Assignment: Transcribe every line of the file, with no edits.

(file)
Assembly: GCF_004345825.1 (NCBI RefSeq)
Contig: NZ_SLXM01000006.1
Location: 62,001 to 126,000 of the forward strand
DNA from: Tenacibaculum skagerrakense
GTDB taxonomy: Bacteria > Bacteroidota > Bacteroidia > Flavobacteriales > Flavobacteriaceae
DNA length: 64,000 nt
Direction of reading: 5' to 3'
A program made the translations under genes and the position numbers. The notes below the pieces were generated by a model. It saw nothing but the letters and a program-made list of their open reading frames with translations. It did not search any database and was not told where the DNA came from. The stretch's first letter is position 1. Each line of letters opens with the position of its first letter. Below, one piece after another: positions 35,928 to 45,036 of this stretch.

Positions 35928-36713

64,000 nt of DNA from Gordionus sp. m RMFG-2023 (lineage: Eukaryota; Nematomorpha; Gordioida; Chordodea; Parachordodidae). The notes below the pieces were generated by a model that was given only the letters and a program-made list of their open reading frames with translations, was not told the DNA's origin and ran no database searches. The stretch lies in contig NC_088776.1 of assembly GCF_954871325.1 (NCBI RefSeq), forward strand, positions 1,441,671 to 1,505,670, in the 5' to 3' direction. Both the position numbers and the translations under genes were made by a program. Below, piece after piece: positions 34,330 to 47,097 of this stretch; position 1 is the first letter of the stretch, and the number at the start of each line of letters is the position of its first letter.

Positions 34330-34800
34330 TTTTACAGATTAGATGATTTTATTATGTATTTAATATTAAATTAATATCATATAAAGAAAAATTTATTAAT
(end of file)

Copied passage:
Assembly: GCF_004345825.1 (NCBI RefSeq)
Contig: NZ_SLXM01000006.1
Location: 62,001 to 126,000 of the forward strand
DNA from: Tenacibaculum skagerrakense
GTDB taxonomy: Bacteria > Bacteroidota > Bacteroidia > Flavobacteriales > Flavobacteriaceae
DNA length: 64,000 nt
Direction of reading: 5' to 3'
A program made the translations under genes and the position numbers. The notes below the pieces were generated by a model. It saw nothing but the letters and a program-made list of their open reading frames with translations. It did not search any database and was not told where the DNA came from. The stretch's first letter is position 1. Each line of letters opens with the position of its first letter. Below, one piece after another: positions 35,928 to 45,036 of this stretch.

Positions 35928-36713

64,000 nt of DNA from Gordionus sp. m RMFG-2023 (lineage: Eukaryota; Nematomorpha; Gordioida; Chordodea; Parachordodidae). The notes below the pieces were generated by a model that was given only the letters and a program-made list of their open reading frames with translations, was not told the DNA's origin and ran no database searches. The stretch lies in contig NC_088776.1 of assembly GCF_954871325.1 (NCBI RefSeq), forward strand, positions 1,441,671 to 1,505,670, in the 5' to 3' direction. Both the position numbers and the translations under genes were made by a program. Below, piece after piece: positions 34,330 to 47,097 of this stretch; position 1 is the first letter of the stretch, and the number at the start of each line of letters is the position of its first letter.

Positions 34330-34800
34330 TTTTACAGATTAGATGATTTTATTATGTATTTAATATTAAATTAATATCATATAAAGAAAAATTTATTAAT